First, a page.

• Name:

    Target Puffer

    (View AKA's)
  • Family: Tetraodontidae
  • Species: Puffer
  • Scientific Name: Pao turgidus
More Details

Also Know As:

| Twin Spot Puffer

| Eyespot Puffer

General info about Target Puffer

These fish are called puffers because they are able to inflate themselves. They can be green, yellow, white or tan and they can reach up to 5 inches. They have silver eyes outlined in red and an eye spot near the tail fin which can be of many different colors. To keep these fish in captivity, water pH should be between 7.0 and 7.5, water dH should be between 8 and 12 and water temperature should range from 73°F to 82°F. The tank should have a sandy substrate and dense vegetation. They shouldn’t be kept in community aquariums since they are fin nippers also they are quite aggressive so they should be kept in a species only tank.

Target Puffer Diet & Nutrition

This species is carnivorous.  It can be fed with shrimp, snails, clam and  crab legs. It is very important to feed them hard shelled foods to prevent their teeth from overgrowing.

Target Puffer Origin

This species is native to Southeast Asia. It inhabits flowing and standing waters.

Acclimating Target Puffer

The water in which these fish are packaged is different from the water in the tank, since these fish are extremely sensitive to water conditions the acclimation process is very important. This process should never be rushed. Aquarium lights should be off for at least the first 4 hours of the fish in the new tank and it should not be fed in the first 24h. There are two acclimation methods: Floating Method and the Drip Method.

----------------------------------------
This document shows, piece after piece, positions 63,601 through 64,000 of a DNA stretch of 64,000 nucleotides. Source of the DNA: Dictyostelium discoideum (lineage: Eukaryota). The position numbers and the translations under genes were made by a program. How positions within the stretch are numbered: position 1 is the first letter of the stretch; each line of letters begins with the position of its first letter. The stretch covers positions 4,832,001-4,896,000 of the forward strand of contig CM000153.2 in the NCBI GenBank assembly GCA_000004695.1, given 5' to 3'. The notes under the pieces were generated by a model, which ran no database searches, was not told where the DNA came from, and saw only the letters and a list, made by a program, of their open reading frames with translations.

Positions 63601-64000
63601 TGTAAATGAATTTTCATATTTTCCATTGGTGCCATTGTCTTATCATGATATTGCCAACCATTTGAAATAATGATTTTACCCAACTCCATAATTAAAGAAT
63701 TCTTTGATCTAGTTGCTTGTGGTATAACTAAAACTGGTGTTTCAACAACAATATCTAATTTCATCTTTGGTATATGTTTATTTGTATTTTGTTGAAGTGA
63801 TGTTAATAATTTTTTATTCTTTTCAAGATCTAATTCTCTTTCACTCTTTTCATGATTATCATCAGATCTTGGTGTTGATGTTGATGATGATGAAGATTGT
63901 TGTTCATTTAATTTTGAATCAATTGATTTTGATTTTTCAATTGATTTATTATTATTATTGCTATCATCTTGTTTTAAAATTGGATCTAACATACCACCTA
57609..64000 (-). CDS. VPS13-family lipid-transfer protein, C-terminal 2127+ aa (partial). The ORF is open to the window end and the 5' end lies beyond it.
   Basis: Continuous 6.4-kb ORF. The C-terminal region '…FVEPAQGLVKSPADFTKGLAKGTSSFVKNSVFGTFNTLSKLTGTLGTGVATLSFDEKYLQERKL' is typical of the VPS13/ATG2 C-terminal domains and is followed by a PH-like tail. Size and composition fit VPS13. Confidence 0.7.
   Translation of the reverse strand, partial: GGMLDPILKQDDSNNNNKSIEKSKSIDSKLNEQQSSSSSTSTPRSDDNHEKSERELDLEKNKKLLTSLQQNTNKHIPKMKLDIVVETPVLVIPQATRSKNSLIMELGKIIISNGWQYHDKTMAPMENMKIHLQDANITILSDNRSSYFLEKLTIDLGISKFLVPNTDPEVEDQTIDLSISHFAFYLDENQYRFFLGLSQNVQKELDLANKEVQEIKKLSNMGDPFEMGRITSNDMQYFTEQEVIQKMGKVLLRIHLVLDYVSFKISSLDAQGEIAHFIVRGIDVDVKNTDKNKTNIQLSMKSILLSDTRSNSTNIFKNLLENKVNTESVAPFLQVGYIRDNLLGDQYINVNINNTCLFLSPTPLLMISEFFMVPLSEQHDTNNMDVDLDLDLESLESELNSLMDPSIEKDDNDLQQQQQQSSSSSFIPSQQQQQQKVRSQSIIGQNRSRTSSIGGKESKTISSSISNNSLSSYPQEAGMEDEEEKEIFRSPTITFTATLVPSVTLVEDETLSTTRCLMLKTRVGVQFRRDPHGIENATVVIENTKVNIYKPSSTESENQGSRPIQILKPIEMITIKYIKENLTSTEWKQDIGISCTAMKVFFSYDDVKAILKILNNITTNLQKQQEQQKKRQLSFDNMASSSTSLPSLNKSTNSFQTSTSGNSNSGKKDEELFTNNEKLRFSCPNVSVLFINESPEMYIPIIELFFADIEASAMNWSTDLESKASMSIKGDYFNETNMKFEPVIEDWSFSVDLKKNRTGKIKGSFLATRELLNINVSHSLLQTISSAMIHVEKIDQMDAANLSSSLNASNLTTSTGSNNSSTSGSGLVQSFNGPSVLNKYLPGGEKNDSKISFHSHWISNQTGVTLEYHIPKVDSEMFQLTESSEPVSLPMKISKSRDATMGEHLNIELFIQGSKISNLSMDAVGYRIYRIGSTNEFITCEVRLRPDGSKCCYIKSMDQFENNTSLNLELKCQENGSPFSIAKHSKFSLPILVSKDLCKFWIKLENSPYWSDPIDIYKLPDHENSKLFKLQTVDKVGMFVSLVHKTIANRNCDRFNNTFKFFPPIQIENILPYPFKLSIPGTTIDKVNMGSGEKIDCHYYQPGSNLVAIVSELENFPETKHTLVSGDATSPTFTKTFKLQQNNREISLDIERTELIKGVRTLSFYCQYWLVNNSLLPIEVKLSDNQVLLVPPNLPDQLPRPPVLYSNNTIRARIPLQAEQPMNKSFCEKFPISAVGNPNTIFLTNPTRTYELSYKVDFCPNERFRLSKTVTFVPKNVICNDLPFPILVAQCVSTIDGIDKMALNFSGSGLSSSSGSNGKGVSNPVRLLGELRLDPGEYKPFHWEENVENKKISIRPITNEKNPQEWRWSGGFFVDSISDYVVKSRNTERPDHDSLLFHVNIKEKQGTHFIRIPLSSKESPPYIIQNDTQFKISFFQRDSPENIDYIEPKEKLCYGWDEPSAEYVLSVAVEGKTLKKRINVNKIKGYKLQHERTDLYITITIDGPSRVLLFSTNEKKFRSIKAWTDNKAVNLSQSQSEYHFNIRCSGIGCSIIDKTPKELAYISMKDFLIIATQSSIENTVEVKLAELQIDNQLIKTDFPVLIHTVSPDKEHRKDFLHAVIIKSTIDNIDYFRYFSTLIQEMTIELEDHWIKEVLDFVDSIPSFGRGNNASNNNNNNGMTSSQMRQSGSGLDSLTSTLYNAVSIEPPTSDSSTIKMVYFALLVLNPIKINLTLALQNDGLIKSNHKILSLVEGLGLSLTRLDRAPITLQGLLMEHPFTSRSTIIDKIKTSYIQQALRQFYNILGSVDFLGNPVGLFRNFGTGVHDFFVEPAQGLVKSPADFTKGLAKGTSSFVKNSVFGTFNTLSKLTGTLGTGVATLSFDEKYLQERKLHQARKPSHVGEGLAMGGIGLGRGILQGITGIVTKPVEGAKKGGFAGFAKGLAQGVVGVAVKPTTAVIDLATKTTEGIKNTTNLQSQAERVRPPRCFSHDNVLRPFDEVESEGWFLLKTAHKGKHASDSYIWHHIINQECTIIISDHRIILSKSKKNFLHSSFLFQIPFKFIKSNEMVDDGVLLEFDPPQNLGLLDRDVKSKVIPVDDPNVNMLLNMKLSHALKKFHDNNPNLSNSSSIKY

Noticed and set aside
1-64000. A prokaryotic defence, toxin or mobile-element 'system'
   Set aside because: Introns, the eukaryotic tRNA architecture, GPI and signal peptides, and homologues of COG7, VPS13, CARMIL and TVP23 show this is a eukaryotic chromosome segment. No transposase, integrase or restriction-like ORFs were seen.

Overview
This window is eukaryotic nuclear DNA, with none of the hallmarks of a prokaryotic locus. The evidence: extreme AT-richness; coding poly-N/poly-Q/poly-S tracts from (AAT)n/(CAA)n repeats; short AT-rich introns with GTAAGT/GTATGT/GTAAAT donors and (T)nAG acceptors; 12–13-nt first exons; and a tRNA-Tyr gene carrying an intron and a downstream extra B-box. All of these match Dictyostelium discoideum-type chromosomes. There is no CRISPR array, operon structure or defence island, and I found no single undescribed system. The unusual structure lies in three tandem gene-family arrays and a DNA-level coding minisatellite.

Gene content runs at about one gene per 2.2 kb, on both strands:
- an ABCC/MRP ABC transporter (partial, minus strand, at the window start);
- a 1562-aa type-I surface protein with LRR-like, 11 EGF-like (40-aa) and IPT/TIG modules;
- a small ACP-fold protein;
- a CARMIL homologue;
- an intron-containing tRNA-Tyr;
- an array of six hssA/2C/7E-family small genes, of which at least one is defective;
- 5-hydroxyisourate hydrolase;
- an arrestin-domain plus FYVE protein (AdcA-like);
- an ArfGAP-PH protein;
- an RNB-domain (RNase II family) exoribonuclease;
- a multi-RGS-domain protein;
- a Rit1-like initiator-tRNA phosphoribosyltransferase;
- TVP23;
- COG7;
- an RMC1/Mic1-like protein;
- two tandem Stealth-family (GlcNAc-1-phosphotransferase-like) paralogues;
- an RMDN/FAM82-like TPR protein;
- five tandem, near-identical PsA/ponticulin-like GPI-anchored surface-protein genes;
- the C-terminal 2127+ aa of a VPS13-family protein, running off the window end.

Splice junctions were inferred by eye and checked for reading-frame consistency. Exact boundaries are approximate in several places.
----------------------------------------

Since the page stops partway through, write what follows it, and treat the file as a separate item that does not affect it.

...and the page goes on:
Floating method -  the aquarium lights should be off and lights in the room should be dim, the bag in which the fish is should be placed in the surface of the water to float for about 15 minutes, this allows the water in the bag to adjust to the water in the tank. The bag should then be cut under the knot and the top edge of the bag should be rolled down one inch, then ¼ cup of the aquarium water should be added to the bag, this step should be repeated every 4 minutes until the bag is full, then half the water of the bag should be discarded and the bag should be put to float again and ¼ cup of the aquarium water should be added to the bag every 4 minutes until the bag is full. Afterwards, the Discus can be moved into the aquarium.

Drip method – the aquarium lights should be off and lights in the room should be dim, the bag in which the fish is should be placed in the surface of the water to float for about 15 minutes, this allows the water in the bag to adjust to the water in the tank. The bag contents should be poured into a 1 gallon bucket that has never been cleaned with any chemicals, the fish should be enterally submerged. A siphon, using airline tubing, should be set up and a drip line should run from the main aquarium to the bucket. Several loose knots should be tied in the airline tubing to regulate flow. Sucking the end of the airline tube that goes to the bucket will begin a siphon, the flow should be regulated to 2 to 4 drips per second. Once the water in the buckets doubles, half should be discarded and the process should be repeated until it doubles again. Afterwards, the fish can be moved to the aquarium.

Target Puffer are Venomous

Their flesh is toxic and can cause poisoning and even mortality.

Relevent Articles

Original Detail

Name Species Family Scientific Name More Detail Added by
Target Puffer Puffer Tetraodontidae Pao turgidus

These fish are called puffers because they are able to inflate themselves. They can be green, yellow, white or tan and they can reach up to 5 inches. They have silver eyes outlined in red and an eye spot near the tail fin which can be of many different colors. To keep these fish in captivity, water pH should be between 7.0 and 7.5, water dH should be between 8 and 12 and water temperature should range from 73°F to 82°F. The tank should have a sandy substrate and dense vegetation. They shouldn’t be kept in community aquariums since they are fin nippers also they are quite aggressive so they should be kept in a species only tank.

Gokhan MERMERTAS

Changed by users

Submitted Date Submitted By Status Action
2019-10-03 00:32:27 Tony Palacios Approved View
2018-12-15 08:10:47 Joana Carvalho Approved View